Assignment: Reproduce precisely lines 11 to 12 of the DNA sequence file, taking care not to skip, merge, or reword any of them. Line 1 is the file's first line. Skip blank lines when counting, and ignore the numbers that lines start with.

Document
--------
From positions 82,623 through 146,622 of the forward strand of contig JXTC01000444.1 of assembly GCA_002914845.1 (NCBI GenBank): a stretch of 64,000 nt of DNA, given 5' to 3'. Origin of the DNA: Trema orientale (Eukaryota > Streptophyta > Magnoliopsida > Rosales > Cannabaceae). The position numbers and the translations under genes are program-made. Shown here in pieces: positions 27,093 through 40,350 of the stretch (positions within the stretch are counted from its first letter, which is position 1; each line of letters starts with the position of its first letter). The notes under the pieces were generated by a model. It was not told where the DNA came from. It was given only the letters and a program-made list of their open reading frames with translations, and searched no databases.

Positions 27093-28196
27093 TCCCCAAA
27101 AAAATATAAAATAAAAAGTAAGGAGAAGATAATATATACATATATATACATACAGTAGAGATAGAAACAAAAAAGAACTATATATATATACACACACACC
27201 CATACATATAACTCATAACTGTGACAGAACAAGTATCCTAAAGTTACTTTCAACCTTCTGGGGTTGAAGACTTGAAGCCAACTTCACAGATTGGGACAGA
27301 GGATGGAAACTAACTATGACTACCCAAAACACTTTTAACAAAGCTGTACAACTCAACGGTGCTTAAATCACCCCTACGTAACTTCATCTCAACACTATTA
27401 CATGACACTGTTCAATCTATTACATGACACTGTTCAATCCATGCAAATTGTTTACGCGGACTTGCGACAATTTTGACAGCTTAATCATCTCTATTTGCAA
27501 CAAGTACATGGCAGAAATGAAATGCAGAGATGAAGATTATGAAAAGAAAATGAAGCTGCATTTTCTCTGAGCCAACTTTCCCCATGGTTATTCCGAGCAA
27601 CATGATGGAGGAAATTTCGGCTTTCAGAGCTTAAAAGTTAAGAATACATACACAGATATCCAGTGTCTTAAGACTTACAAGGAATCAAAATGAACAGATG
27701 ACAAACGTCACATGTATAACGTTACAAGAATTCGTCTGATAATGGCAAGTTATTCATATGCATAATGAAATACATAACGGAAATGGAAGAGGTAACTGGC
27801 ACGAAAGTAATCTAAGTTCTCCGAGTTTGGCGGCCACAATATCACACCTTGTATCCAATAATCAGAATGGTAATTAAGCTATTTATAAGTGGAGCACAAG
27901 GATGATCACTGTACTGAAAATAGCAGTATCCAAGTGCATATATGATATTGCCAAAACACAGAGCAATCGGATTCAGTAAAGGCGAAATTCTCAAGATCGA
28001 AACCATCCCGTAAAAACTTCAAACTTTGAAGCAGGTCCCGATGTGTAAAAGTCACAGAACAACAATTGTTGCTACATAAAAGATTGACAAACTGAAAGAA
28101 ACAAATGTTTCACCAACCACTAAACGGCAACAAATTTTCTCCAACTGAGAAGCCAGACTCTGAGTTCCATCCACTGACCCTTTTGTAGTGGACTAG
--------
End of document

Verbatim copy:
27801 ACGAAAGTAATCTAAGTTCTCCGAGTTTGGCGGCCACAATATCACACCTTGTATCCAATAATCAGAATGGTAATTAAGCTATTTATAAGTGGAGCACAAG
27901 GATGATCACTGTACTGAAAATAGCAGTATCCAAGTGCATATATGATATTGCCAAAACACAGAGCAATCGGATTCAGTAAAGGCGAAATTCTCAAGATCGA